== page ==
A new study conducted by researchers at the University of California focused on syndactyly, a congenital malformation that sees children born with two or more fused fingers, both in the hands and feet.
The malformation is due to insufficient removal of connective tissue when the embryo is developing.
The new study, published in Developmental Cell, shows that the skin also plays an active role. Explaining the results of the study is Ghaidaa Kashgari, researcher at the Department of Biological Chemistry of the UCI School of Medicine: “Our study identifies the epidermal development processes necessary for the separation of fingers that expand beyond the insufficient removal of connective tissue. These additional factors play a key role in syndactyly and may be implicated in other complex syndromes, including Van der Woude syndrome. Epithelial migration and non-adhesive peridermis are necessary for the separation of digits during mammalian development”.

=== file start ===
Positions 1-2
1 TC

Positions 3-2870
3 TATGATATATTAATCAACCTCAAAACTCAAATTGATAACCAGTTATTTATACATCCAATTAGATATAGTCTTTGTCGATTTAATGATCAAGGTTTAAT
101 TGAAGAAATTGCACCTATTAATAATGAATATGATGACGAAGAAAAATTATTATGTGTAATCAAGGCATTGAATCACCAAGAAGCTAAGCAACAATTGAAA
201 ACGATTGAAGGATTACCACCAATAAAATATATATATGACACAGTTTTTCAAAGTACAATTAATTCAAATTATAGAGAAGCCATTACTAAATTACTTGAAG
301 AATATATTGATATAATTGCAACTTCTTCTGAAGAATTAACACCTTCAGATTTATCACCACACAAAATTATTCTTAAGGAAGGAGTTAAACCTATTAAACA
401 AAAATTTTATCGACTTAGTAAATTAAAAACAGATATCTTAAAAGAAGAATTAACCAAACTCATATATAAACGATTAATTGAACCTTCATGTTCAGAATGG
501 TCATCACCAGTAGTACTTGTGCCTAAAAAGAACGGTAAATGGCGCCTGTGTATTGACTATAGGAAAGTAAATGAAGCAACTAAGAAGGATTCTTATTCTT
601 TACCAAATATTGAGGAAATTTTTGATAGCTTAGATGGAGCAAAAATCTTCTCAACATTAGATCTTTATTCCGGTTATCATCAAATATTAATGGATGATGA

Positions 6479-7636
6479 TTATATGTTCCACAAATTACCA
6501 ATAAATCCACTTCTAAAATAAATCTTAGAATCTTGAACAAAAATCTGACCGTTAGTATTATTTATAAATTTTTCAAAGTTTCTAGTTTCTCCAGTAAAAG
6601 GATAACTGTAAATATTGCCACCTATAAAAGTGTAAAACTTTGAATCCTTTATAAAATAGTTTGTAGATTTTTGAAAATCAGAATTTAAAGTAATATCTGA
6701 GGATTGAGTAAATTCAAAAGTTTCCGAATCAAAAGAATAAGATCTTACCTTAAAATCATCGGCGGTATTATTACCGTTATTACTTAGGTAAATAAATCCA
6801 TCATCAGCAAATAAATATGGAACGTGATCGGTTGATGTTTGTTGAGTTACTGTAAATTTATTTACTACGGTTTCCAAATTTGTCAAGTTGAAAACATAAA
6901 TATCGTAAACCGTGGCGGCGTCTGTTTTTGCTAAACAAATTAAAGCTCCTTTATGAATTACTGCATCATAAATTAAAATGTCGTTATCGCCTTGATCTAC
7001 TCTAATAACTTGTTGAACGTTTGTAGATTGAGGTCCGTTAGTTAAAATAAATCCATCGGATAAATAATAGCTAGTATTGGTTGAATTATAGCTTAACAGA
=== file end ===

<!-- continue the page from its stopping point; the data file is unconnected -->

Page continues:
As Bogi Andersen, professor of medicine and biological chemistry and other author of the study, explains, the GRHL3 gene is responsible for normal finger separation. If there is a mutation affecting this gene, the function of cells on the surface of the skin can be impaired causing conditions such as Van der Woude syndrome related to syndactyly.